I really thought I’d feel better once the debates were over. I’d been looking forward to today as the beginning of the end of this interminable campaign—the moment when the light at the end of the tunnel came into view. In an election that’s seen sexual assault allegations, endorsements from white supremacists, and infiltration by Russian hackers take center stage, it’s no wonder that the most common comments I hear are variations on the same theme: are we there yet? And with less than three weeks to go until election day, the end is in sight. But the antics of the Republican nominee have been more of the center ring variety—and the circus isn’t over quite yet.
The debates feel like they should be important, but it’s hard to invest in them when one candidate resorts to name calling and literal stalking, while the other is never forced to truly respond to valid criticisms because her opponent is an abysmal debater. Rather than relief, I find myself afraid. What does American democracy look like on the other side of this election? It seems clear, at least, that our Trump hangover will be with us long beyond November. Trump has virtually no chance of winning, but after months of decrying “the media” and “the system” as rigged, he used the final debate as an opportunity to announce that he’ll have to decide, when the time comes, whether or not he’ll honor the results of the election.
Let that sink in. Now remember that it’s not just Trump. The Associated Press report from the debate notes that:
Trump’s assertions raise the prospect that millions of his supporters may not accept the results on Nov. 8 if he loses, thrusting the nation into uncharted territory. Free and fair elections, with the vanquished peacefully stepping aside for the victor, have been the underpinning of America’s democratic tradition since the country’s founding 240 years ago.
The Republican National Committee immediately disavowed Trump’s statement. There is no evidence of widespread voter fraud, and election officials across the country have denied and denounced Trump’s charges.
And Trump supporters have already heard for months that they must “watch the polls” to keep the election from being “stolen.” So even if Trump himself stands down, there’s a chance that they will not.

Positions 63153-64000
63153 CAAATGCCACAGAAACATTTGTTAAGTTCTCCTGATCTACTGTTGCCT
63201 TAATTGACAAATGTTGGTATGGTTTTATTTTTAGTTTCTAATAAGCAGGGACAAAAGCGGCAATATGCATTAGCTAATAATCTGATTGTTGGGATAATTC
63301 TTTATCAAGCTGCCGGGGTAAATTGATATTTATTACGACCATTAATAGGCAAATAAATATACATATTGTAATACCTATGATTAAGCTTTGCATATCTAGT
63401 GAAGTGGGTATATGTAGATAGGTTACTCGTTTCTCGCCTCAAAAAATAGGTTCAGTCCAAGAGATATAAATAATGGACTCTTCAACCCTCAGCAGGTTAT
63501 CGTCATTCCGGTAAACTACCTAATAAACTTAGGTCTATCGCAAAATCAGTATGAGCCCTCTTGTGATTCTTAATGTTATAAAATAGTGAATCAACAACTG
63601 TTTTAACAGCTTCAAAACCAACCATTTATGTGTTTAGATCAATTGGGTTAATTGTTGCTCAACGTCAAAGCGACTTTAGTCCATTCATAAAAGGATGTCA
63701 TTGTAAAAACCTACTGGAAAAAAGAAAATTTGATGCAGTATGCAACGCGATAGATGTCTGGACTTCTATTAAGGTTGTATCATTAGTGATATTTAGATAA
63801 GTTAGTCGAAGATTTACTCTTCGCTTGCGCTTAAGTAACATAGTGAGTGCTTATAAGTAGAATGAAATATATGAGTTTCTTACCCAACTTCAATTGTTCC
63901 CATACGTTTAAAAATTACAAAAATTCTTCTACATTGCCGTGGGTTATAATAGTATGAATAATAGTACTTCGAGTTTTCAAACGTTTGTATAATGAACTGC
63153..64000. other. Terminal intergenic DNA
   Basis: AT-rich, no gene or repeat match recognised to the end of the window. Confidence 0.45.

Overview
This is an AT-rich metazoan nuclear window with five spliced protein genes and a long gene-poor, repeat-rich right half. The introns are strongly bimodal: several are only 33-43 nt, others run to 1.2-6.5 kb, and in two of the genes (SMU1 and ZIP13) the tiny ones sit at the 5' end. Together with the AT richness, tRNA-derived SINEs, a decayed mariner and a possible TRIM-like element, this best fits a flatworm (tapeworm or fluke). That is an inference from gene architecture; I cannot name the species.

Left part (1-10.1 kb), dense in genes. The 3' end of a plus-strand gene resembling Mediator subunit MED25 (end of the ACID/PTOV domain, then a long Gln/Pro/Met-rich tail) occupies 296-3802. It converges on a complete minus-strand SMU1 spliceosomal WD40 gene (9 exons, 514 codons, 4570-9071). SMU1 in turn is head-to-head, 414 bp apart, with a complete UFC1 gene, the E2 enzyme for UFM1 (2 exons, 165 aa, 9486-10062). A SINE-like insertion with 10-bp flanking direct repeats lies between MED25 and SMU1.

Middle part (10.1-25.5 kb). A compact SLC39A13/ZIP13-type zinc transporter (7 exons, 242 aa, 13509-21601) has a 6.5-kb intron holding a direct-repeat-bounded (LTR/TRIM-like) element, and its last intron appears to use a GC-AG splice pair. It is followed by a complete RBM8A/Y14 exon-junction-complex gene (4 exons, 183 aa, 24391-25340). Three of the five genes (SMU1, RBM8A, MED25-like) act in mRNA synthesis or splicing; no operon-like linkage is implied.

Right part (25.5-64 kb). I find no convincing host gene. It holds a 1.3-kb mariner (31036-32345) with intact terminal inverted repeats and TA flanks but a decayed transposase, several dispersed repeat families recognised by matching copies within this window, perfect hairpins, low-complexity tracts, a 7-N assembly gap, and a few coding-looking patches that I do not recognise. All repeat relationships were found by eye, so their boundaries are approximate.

‘I’ll look for . . . well, it’s called racial profiling. Mexicans. Syrians. People who can’t speak American,’ he said. ‘I’m going to go right up behind them. I’ll do everything legally. I want to see if they are accountable. I’m not going to do anything illegal. I’m going to make them a little bit nervous.’
Of course, you can’t do ANY of that legally, because it’s the very definition of voter intimidation, which is illegal. The Code of Laws of the United States of America states that:
“Whoever intimidates, threatens, coerces, or attempts to intimidate, threaten, or coerce, any other person for the purpose of interfering with the right of such other person to vote or to vote as he may choose, or of causing such other person to vote for, or not to vote for, any candidate for the office of President, Vice President, … be fined under this title or imprisoned not more than one year, or both.” (Title 18, Part I, Chapter 29, Section 594)
Trump’s rhetoric of white nationalist paranoia isn’t exactly building a platform for reconciliation, but let’s say that we make it through election day without major incidents. We’re still facing an obstructionist Senate, massive fractures in both the Republican and Democratic parties, and a scourge of “bad hombres.”
(All jokes aside, and without pretending that political discourse was a high form before this election, let’s acknowledge that these debates have seen a tremendous—and not particularly positive—shift in linguistic register.)
Donald Trump did not break America, but his campaign has highlighted some of its most dangerous fault lines. Those divisions aren’t simply going to disappear once someone concedes.
Perhaps the question is less “are we there yet,” and more “where are we going?”
Given the campaign thus far, I think the biggest October surprise would be the lack of any more surprises—no more scandals or gaffes, no more accusations or emails, no more transcripts or tapes.
I won’t hold my breath.